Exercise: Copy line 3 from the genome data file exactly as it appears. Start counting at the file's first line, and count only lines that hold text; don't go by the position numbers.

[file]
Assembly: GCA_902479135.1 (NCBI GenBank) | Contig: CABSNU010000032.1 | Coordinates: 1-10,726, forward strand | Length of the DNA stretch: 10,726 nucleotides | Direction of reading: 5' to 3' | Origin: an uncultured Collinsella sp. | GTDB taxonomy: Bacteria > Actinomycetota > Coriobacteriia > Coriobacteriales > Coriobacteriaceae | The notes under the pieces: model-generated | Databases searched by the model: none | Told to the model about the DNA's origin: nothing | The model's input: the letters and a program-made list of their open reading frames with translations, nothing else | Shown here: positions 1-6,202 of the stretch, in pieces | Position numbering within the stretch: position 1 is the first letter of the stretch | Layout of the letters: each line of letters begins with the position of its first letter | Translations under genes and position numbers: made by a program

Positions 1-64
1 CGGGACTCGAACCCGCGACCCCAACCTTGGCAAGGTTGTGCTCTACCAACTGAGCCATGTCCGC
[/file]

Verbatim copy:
1 CGGGACTCGAACCCGCGACCCCAACCTTGGCAAGGTTGTGCTCTACCAACTGAGCCATGTCCGC